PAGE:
However, the allegations that VHP was responsible for the riots have also been disputed. Justice Nanavati, who served as the Chief Justice of the Supreme Court of India, part of the Nanavati commission set up by the Supreme Court to investigate the riots, stated in an interview to a news agency (as reported in Outlook India), "Yes, there have been instances where people have said the Bajrang Dal and VHP workers at the local level instigated people to riot. But the complaints are primarily of a very general nature. There is no real evidence that has been brought to name individual Bajrang Dal or VHP leaders."


The VHP claims to be the only organization (along with its parent entity—the RSS) in the world fighting for the rights of Hindus. Ever since its inception in the 1960s, the main focus of the VHP has been the construction of Ram temple at the Babri mosque site in Ayodhya.



The VHP has had several prominent leaders throughout its period of existence. Since the mid 1990s, Praveen Togadia is thought to be one of the most vocal and controversial leaders of the organization. Praveen Togadia, a resident of the state of Gujarat, is a qualified oncologist. He owns hospitals in and around Ahmedabad, the commercial capital of Gujarat.

Togadia joined the VHP in the early 1990s, and ever since is known to be the foremost in propagating the radical Hindu ideologies of the group. According to published reports in the media, due to his inflammatory speeches, the government of India banned him from public speaking in the late 1990s. He has reportedly also been arrested numerous times on the charge of inciting Hindu people against Muslims.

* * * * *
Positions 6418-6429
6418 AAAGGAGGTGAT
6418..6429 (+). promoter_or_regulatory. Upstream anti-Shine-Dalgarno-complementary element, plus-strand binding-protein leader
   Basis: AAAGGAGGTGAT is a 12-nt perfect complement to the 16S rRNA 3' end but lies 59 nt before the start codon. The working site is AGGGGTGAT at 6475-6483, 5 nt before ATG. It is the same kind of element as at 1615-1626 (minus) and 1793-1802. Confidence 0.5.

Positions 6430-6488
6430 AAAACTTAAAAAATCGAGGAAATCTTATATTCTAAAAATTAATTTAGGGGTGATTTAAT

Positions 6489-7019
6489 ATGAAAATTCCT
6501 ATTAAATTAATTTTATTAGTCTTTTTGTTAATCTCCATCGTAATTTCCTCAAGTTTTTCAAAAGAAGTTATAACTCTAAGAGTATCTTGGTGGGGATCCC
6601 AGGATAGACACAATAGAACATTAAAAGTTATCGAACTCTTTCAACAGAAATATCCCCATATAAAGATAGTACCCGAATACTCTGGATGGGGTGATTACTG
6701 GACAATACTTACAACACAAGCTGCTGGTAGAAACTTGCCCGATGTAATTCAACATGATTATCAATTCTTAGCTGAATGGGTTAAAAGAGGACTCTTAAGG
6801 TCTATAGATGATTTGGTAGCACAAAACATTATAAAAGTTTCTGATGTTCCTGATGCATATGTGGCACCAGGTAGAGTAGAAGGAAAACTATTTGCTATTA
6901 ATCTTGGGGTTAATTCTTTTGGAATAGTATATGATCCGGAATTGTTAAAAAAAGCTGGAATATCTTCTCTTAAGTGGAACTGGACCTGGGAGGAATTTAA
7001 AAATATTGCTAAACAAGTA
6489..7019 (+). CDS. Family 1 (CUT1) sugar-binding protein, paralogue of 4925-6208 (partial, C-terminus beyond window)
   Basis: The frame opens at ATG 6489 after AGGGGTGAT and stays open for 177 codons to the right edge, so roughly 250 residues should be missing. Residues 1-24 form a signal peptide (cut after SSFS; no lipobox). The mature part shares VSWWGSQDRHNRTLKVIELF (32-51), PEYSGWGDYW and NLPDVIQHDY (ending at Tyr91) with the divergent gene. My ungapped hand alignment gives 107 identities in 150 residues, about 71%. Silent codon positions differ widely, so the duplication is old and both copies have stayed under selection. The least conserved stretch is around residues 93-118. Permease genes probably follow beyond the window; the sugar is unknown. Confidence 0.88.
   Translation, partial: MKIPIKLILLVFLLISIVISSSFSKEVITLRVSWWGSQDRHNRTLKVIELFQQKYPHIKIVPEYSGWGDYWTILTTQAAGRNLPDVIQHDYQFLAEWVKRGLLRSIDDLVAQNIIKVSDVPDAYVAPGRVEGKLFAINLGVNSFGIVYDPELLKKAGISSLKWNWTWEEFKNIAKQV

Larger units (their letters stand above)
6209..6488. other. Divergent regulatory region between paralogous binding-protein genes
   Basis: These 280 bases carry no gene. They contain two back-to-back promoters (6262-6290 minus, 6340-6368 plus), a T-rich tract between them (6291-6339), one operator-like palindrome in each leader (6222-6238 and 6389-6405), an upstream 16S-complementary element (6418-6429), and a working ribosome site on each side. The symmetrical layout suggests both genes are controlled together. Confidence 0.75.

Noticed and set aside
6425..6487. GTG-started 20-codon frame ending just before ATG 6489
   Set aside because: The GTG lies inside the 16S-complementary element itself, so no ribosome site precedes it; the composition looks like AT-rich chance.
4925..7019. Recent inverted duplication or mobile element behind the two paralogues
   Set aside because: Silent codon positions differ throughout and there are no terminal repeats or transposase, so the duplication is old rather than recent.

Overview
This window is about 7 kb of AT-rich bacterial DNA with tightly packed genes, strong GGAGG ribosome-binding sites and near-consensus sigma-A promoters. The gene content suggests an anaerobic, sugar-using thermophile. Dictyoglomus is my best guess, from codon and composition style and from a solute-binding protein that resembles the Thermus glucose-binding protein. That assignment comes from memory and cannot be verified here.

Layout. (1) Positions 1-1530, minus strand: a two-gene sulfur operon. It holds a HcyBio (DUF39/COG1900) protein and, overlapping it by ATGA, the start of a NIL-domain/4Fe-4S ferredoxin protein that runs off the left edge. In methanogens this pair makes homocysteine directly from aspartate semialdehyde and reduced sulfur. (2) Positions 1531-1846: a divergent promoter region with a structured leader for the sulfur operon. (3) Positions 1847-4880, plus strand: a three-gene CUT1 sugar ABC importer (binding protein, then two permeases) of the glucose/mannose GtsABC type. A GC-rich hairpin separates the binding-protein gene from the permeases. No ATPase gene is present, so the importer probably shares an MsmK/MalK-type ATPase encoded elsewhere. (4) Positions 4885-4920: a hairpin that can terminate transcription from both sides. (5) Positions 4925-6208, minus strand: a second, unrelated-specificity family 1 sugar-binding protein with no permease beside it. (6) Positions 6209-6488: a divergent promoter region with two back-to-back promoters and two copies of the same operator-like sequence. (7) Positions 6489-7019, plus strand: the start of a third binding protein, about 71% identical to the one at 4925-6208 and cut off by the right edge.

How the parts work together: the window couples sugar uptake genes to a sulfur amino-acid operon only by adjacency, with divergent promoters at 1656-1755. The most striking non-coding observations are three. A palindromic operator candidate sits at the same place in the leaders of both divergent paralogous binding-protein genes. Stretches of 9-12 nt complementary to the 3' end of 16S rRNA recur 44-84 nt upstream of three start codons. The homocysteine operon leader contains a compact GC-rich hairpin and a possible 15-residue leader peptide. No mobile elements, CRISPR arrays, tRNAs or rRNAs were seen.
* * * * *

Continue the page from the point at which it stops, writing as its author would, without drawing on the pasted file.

As of 2005, Togadia serves as the International General Secretary of the VHP.


VHP launched at a world convention of Hindus, in Allahabad, India.
VHP forms the Bajrang Dal—its youth wing.
Many VHP activists, along with members of the BJP, succeed in destroying part of the Babri mosque structure. This incident is followed by widespread riots throughout India. VHP is subsequently banned by the Indian government.
VHP activists are allegedly burnt to death by a Muslim mob in Godhra, Gujarat. Hindu-Muslim riots break out in Godhra and other parts of Gujarat. Thousands are reportedly killed.

Self-proclamations by leaders of the VHP state that all Indians who do not support their views are "traitors." The group's leaders claim that India as a country can move forward only when non-Hindus accept Hindu superiority. Reportedly, the group is viewed by many in India and around the world as a fundamentalist Hindu organization.


Web sites

BBC News. "Profile: The Vishwa Hindu Parishad." 〈〉 (accessed October 3, 2005).

Outlook "Ltd Evidence against VHP, Bajrang Dal in Guj Riots." 〈〉 (accessed October 3, 2005).

Time Asia Magazine. "Hindu Backlash: Is India's Hindu Nationalist Government Taking Steps to Rein in Its Own Hardliners?" 〈,13673,501031027-524518,00.html〉 (accessed October 3, 2005).

U.S. Department of State. "International Religious Freedom Report 2004." 〈〉 (accessed October 3, 2005).